Audiences will no longer have to tune in on weekday evenings to check out the Rev. Al Sharpton on MSNBC.
The civil rights activist and National Action Network president’s cable news program will move from weekdays at 6 p.m. to Sunday mornings at 8 a.m. According to Capital New York, the shift was announced via an internal memo from MSNBC President Phil Griffin. The move puts Sharpton on the air the same day as other legacy political programs—something that’s not lost on him.
“I think we will make a tremendous impact,” Sharpton told the AmNews. “Sunday is the day that the influencers watch the morning talk shows, like ‘Meet the Press’ and ‘Face the Nation.’ I wanted to come on at 8 a.m. because I wanted to come on right before people all across Black America go to church. Now, a lot of people can see [the program].”
Sharpton told the AmNews that he wants take things to the next level in terms of influencing social and political policy. He also said that doing the show weekly instead of daily frees him up to go on the road and continue his NAN work.
Sharpton also understood the importance of having his program air in the morning before the other legacy shows.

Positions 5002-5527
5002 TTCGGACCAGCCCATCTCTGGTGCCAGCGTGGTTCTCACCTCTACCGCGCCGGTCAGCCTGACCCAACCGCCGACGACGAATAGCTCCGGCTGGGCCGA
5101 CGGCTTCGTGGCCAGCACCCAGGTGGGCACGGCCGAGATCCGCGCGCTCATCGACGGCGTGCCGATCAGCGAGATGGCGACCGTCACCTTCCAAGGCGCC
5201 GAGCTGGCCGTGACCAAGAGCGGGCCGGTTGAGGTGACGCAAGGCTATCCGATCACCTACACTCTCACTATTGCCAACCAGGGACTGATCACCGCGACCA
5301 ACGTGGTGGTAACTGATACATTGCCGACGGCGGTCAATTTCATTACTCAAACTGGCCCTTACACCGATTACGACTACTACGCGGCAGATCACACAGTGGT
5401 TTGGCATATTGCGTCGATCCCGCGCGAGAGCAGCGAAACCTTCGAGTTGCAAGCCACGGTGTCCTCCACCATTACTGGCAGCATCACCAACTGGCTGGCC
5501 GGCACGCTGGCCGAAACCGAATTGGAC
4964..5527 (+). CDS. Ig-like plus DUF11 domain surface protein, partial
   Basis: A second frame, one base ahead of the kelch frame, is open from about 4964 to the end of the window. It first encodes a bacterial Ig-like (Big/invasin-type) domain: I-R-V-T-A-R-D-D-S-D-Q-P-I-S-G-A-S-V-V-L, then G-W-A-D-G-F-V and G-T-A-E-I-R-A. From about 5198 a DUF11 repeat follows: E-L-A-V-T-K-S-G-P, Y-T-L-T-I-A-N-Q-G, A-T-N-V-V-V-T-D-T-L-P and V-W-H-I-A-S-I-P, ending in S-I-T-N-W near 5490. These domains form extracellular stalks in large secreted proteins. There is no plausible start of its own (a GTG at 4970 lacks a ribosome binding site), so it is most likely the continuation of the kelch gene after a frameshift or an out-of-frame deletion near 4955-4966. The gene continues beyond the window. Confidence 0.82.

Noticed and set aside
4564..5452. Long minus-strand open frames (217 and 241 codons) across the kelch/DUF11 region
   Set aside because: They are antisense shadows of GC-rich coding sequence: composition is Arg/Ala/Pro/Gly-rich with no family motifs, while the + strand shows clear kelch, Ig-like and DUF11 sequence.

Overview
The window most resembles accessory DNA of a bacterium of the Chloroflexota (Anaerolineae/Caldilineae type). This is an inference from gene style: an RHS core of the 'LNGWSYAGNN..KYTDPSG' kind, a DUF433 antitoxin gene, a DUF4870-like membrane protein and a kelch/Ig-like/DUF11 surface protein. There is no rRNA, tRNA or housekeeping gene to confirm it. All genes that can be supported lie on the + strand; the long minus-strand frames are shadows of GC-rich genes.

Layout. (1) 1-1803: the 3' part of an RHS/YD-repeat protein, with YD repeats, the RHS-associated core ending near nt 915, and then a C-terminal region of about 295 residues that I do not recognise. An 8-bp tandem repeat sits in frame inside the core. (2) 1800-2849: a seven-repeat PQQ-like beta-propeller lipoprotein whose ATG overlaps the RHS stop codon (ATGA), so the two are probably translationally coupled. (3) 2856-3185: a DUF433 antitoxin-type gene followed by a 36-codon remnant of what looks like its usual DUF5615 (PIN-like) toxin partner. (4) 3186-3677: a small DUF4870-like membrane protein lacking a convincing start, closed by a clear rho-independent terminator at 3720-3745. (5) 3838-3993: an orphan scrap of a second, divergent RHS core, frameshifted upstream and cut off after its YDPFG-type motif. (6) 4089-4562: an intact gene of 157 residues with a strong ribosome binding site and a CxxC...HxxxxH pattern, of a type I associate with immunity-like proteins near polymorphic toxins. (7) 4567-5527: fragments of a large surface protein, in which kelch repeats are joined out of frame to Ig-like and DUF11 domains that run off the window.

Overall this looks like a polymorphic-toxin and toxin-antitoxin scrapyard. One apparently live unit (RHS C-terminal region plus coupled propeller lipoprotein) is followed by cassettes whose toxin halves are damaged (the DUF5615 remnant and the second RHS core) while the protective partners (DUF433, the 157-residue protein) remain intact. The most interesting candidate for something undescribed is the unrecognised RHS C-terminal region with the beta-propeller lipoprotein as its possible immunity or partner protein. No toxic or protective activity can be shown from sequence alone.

“I think it’s very important because not only will we be able to get the first shot at having our perspective out there, they will then have to respond to what I did,” said Sharpton. “‘Face the Nation’ and ‘Meet the Press’ will have to respond to something I did.”
Sharpton also told the AmNews his ideal vision of the show’s impact. “I think the end game is that you increase influence,” he said. “We want to be able to pass legislation with police reform, voting rights and education, and the way to influence legislation is to have maximum influence on the legislators. They have to watch the Sunday shows.”